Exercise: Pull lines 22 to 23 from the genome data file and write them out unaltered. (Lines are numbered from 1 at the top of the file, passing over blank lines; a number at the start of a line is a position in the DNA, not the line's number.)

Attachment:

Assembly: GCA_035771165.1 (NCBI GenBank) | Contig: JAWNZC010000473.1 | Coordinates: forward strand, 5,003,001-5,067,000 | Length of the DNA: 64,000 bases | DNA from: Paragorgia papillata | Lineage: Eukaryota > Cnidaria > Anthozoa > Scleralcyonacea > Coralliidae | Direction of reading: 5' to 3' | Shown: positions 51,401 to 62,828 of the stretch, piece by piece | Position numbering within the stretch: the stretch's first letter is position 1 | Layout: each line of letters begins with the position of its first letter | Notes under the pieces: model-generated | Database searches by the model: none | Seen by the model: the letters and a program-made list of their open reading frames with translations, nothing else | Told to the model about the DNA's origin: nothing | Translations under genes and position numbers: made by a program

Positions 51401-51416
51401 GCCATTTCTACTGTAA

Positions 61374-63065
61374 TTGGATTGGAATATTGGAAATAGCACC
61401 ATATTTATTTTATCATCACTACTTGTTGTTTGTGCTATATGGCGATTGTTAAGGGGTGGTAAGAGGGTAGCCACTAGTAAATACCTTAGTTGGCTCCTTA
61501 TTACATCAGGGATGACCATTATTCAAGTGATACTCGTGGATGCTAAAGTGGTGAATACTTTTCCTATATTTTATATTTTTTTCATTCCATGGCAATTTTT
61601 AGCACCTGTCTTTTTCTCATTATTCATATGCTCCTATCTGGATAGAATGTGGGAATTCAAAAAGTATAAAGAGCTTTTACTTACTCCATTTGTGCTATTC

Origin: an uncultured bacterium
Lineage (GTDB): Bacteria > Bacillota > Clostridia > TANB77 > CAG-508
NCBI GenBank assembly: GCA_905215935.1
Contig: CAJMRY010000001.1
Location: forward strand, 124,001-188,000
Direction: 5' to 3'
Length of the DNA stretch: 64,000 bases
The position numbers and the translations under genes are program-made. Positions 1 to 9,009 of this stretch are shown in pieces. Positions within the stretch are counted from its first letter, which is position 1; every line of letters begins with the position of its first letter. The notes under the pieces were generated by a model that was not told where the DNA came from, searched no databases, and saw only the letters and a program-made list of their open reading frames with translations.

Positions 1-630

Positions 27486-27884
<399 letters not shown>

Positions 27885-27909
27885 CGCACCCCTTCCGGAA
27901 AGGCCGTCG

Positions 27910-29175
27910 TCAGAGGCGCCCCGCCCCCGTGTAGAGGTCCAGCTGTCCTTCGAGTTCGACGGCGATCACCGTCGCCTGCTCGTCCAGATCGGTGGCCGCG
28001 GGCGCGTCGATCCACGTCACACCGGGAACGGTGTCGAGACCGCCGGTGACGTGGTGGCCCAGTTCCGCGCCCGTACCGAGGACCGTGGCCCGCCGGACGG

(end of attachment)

27901 AGGCCGTCG

Positions 27910-29175